I love all that stuff about the beginning of the universe. What could be more fascinating then that tender moment when out of nothing – or almost nothing  –  an early universe appeared? In that first incredibly small fraction of a second, out of about a gram of matter, a process (inflation) began and ended much faster than the flicker of an eye and kicked off what we call the ‘Big Bang” expansion of the universe. There are mysteries within mysteries there. Where did that gram of matter come from? What was happening in the sliver of time just before that moment? What is the role of so called dark energy and dark matter? Is there more? Something out beyond the universe we can see? More universe? Other universes?

I imagine writing the  ultimate article about “The Beginning”. There’s a  nice cartoon with it. I’m thinking “They’re gonna love this!”

“Honestly?”, you say.  “If I don’t change the air filter in the car today, when will I get another chance? How about I skip that little universie deal and check in with your blog later in the week? Maybe you’ll have something to say about self driving cars.”

Recently, I wrote an article about Prince Charles and how he’d gotten himself into the middle of the homeopathy controversy. When the article went live, to my surprise, I was swamped with readers! Was it the mention of the ever popular Prince Charles? Or was it your fascination with the wackier kinds of “alternative” medicine?

It’s hard to guess what you will find interesting because, after all, “you” is a mysterious amalgam of individuals who come and go. Some of “you” write textbooks on astronomy and some of you read science fiction while you’re waiting in your beat  up taxi for a fare. There’s only one me but – when I’m lucky, anyway – there are many of you. Sometimes I get it right. Sometimes I drop a bomb and nobody – well almost – comes.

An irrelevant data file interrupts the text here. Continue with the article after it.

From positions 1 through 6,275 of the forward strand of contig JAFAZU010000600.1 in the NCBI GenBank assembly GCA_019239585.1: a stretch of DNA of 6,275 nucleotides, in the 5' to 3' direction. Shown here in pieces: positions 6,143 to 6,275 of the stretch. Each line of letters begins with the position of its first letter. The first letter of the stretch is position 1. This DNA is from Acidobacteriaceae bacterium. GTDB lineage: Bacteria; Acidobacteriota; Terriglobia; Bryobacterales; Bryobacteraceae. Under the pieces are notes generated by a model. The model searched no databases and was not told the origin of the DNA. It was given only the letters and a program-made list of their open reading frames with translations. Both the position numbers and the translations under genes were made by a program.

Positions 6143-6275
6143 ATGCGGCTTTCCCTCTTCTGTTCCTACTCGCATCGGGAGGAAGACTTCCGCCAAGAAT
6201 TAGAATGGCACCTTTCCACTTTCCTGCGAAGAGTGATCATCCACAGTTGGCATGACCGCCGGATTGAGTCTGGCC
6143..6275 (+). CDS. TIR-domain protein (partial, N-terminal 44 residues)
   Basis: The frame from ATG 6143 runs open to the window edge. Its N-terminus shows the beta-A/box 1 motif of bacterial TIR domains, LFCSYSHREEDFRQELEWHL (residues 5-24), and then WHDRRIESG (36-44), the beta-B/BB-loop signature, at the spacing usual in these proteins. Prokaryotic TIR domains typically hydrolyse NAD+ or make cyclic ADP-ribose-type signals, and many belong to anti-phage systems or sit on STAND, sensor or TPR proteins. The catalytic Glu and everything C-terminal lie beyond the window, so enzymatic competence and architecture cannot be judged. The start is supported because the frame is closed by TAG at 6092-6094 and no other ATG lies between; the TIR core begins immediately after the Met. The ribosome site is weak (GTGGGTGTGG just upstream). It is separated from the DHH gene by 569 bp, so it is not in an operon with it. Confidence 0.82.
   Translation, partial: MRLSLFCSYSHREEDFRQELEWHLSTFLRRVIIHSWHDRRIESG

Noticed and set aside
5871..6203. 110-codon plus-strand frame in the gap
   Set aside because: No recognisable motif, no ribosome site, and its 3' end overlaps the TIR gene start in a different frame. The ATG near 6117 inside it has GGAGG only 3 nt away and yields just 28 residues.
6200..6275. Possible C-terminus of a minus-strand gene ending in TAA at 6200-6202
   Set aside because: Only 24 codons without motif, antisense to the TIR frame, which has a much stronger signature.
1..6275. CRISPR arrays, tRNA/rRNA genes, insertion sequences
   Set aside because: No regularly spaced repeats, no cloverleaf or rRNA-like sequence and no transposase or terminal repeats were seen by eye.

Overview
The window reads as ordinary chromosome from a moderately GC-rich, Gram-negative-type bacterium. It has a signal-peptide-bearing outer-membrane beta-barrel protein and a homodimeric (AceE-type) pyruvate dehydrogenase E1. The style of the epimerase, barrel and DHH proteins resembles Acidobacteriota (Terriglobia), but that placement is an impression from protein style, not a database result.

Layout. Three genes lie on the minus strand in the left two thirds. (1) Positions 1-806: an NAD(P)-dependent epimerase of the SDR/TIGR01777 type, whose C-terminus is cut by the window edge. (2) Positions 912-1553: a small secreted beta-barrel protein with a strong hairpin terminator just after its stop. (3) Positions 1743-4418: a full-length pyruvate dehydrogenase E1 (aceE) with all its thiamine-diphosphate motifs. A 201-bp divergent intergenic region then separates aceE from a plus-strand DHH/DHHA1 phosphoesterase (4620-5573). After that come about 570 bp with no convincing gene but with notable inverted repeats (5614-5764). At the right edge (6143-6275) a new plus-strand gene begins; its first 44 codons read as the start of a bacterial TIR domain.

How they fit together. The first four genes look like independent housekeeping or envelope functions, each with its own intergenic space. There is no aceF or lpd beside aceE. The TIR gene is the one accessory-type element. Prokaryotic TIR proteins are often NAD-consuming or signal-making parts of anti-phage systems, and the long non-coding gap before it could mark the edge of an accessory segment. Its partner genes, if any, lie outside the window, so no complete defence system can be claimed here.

Bill and Marion and Danny come but I sorta take them for granted.

MISTER ScienceAintSoBad writes because – actually? I’m not sure why I write. I just do. The size of my audience doesn’t change anything. I’m not poorer if you don’t come and I’m not richer if you do.

That  “counter” I mentioned? The one that tells me how many readers I get? And how many articles they read? It keeps me aligned with my readers and their interests.  Maybe it’s vanity but I feel bad when you would rather check your air filter than read my latest article.

My point (if any)?

You read medical articles. If there’s a way to beat rheumatoid arthritis or hodgkin’s lymphoma or migraine headaches, you’re interested. Something for a bad back and you’ll read me for sure. Same for hearing loss.

Balding? Heck. A guy will ignore the love of his life for a few minutes and read every word of a new and promising drug that made a mouse look like Liberace.

Where medicine is concerned, I try as hard as I can to be a good partner. I know that being sick sucks; I do what I can to call your attention to important new developments and to steer clear of the blood suckers out there. For the “business of life”, I write about electronics and computers and refrigerators, and vacuum cleaners. I should do it more often but I’m no flipping Consumer’s Union. When I do, I try to sprinkle a little scientific sauce around. Nothing wrong with that, right? It’s my job.

Here’s the thing.

I won’t stop writing about  how life began or even how the  universe  got going/will end. Or whether quarks are  the smallest form of matter or are made of even smaller things. Or whether there’s evidence for life somewhere. I know I have to work harder to pull an audience with those blog posts.  And I’m not mad at you for choosing a spaghetti dinner over me. If I lose out to good food on a science article, it’s not your fault. I didn’t use enough seasoning. I’ll do better next time, okay? You’re not obligated.